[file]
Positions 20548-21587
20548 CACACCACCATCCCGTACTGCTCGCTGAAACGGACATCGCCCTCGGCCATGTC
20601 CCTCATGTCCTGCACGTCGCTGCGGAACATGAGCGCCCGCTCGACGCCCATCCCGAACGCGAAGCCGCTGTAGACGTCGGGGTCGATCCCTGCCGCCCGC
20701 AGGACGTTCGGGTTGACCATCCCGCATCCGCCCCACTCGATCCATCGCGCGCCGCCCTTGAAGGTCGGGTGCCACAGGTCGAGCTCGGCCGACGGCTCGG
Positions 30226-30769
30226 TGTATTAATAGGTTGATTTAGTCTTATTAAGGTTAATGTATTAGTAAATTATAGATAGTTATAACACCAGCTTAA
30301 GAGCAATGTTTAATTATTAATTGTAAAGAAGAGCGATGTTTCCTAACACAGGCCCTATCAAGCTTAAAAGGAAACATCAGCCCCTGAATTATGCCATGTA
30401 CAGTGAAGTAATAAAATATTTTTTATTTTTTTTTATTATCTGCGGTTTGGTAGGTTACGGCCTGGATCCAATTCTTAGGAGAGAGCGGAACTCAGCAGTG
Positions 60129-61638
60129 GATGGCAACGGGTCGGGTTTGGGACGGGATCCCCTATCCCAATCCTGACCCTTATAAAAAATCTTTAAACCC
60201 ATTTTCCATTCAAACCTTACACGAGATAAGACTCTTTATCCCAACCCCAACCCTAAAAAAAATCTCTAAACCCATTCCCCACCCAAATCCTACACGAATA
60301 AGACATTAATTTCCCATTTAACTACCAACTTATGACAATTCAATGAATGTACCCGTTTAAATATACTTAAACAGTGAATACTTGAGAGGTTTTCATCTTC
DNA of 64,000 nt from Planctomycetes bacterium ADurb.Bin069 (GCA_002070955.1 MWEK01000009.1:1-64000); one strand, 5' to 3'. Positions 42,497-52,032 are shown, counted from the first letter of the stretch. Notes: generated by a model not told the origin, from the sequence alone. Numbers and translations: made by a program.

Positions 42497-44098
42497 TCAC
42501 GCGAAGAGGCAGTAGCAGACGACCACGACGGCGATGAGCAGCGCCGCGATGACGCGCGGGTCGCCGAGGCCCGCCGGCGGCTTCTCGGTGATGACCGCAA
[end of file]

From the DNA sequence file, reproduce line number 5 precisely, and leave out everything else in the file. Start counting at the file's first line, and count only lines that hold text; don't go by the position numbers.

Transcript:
Positions 30226-30769